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    You are in: Home / Community Forums / Menu Ideas & Help / butternut squash: veg or starch or both?
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    butternut squash: veg or starch or both?

    Meredith C-ville
    Mon Jan 04, 2010 10:15 am
    Food.com Groupie
    Hi,
    I feel like something like butternut squash is more like a sweet potato or even regular potato for that matter, and would want to be served in that starch role along with, say, brussels sprouts and maybe some broiled salmon. But it's also kind of more like a vegetable. Is it maybe like corn...just a starchy thing that is treated like a vegetable? What do people think? I think I'd like to force it into that purely veg role but something keeps telling me it's really more of a starch.
    Thanks. --Meredith
    Michelle S.
    Mon Jan 04, 2010 12:32 pm
    Food.com Groupie
    I am a diabetic and when meeting with a dietician they classified all squashes (except yellow and zuchini) as a starch.
    Meredith C-ville
    Mon Jan 04, 2010 2:22 pm
    Food.com Groupie
    Thanks, Michelle...I really can't argue with a dietician! Somehow in my shopping for the week I only wound up with real vegetables for about 2 dinners. I guess I'll just have to go back to the store!! --Meredith
    SarasotaCook
    Tue Jan 05, 2010 2:38 pm
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    I consider it as a vegetable, but when I serve it, I try to use it with a protein and then a salad. Because even though to me it is a vegetable it can feel heavy, so I tend to go with a salad.

    Now sometimes I will stuff with with dried fruits and wild rice and then serve a protein on the side. So a little of both worlds.
    ------------------

    All squash are vegetables NOT starch.
    Darker or orange colored squash are higher in sugar content
    which for a diabetic is not good.
    One cup mashed butternut or acorn squash has approximately 18 g of carbohydrates, whereas 1 slice of bread has about 12-15.
    -------------------

    So yes, it is a vegetables, but it is higher is starch then other squash or some other vegetables. However when I cook I tend to to offset with maybe sauteed spinach or a salad, even though it is another vegetable to go with the squash. Then if you want you can serve a nice roll or healthy slice of bread on the side.
    Meredith C-ville
    Wed Jan 06, 2010 6:35 pm
    Food.com Groupie
    Hi, thanks for the further thoughts. I tend to agree...the sweetness/sugar content and the heaviness make me think of it as not a reasonable choice as the veg. I made peace with that and made another brief shopping trip...I guess combining my usual weekly shopping with shopping for entertaining will require more attention in the future! I am serving it with salad, brussels sprouts, and turkey burgers topped with caramelized onion. It is certainly a better choice than buns or a lot of other things one might serve with burgers. I guess there's a bit of a difference between taxonomic classifications into veg or something else than how things get served...because a potato is also a veg!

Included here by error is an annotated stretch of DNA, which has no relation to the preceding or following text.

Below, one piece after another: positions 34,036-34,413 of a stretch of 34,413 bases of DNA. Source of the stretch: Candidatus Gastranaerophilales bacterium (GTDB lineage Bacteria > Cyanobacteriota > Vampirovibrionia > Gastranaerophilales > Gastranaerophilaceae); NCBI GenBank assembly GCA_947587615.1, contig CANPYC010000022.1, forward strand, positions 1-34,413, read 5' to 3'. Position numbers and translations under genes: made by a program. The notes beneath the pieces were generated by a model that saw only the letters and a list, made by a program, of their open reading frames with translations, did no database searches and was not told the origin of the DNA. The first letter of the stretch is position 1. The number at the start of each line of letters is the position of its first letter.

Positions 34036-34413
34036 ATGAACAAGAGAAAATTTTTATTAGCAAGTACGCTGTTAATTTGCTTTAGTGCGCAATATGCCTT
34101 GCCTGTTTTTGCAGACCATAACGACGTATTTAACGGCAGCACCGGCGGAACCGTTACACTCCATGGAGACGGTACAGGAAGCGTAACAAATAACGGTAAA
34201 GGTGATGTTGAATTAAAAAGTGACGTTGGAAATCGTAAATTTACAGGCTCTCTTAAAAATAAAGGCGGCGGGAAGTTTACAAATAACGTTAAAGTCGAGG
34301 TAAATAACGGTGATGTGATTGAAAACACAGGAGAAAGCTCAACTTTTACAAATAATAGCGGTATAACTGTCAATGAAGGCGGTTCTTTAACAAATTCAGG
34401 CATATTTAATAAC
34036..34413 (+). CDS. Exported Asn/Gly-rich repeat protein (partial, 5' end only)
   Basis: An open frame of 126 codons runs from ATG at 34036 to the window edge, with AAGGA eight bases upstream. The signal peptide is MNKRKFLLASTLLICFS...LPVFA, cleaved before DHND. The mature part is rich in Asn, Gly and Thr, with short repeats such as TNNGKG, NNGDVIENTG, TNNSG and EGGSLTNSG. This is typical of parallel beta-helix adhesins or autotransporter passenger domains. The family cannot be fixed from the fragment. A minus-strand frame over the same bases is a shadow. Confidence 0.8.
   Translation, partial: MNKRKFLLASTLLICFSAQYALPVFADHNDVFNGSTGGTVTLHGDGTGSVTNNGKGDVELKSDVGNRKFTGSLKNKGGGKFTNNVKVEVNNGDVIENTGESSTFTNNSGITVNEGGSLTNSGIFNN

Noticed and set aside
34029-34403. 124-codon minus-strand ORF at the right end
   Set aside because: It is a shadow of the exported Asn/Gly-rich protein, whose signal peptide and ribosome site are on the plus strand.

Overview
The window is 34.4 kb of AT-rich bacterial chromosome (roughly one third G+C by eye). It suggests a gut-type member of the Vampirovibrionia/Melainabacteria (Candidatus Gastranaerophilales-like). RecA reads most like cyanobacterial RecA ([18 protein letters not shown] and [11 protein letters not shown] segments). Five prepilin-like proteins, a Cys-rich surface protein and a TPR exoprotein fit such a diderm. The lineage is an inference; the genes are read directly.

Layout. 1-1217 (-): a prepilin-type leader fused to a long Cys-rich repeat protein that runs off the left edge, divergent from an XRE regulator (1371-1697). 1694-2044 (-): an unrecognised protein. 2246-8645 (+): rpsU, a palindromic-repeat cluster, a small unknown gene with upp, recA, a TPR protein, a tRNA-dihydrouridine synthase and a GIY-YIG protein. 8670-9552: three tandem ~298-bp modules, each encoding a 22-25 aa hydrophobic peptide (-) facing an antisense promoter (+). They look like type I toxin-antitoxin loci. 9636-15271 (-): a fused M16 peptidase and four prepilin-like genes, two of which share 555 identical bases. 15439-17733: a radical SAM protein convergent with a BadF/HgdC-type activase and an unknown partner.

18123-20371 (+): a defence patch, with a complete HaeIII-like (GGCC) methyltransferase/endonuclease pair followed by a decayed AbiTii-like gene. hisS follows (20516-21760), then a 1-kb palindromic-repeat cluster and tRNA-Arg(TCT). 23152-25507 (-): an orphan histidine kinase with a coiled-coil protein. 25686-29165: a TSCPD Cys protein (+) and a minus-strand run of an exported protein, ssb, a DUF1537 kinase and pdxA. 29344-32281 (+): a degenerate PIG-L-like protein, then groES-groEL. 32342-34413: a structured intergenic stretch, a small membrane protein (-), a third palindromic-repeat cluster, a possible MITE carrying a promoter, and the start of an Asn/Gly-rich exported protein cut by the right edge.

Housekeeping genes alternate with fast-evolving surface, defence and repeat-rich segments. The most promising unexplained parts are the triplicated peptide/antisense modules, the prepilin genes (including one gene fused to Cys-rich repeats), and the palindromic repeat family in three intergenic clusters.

SarasotaCook
    Wed Jan 06, 2010 9:30 pm
    Food.com Groupie
    It is hard with vegetables and planning a plate. My rule is for squash the orange ones, even spaghetti squash and potato or yams, sweet potatoes I tend to call them 1/2 and 1/2. If I add starch along with these vegetables, I try to do just a roll, or bread on the side and serve an additional veggie or salad.

    That is sort of my general rule. It may not be right, but I find it works wells with meals.

    It is like having a steak dinner when you go out. Steak, bread, creamed spinach or salad and baked potato. We also eat with out eyes, so maybe that is the best way to put it. The orange squash and spuds, yams etc look like a starch so for me on a plate, 1 starch, vegetable and protein.
    CheapThrills
    Thu Jan 07, 2010 11:20 am
    Food.com Groupie
    When classifying for your nutrition needs, your dietician would know best. I'm sure she has mentioned glycemic index and how that plays into it all. I would go with your RD's recommendations.

    Our calling different foods "starches" is based on what the food becomes when it is cooked, if it is to be cooked. A potato is a vegetable, but it becomes "starchy" (full of starches) when you cook it. Corn is actually a grass (yup!), but when kernels are cooked they become starchy. Grains like wheat, when processed and cooked, become starchy. Winter squashes (like butternut, my favorite), do develop some starches when cooked; I don't usually serve another starchy carb when serving this.

    Tomayto, tomahto (which is both a fruit and a vegetable, semantically speaking)! Listen to your dietician first.
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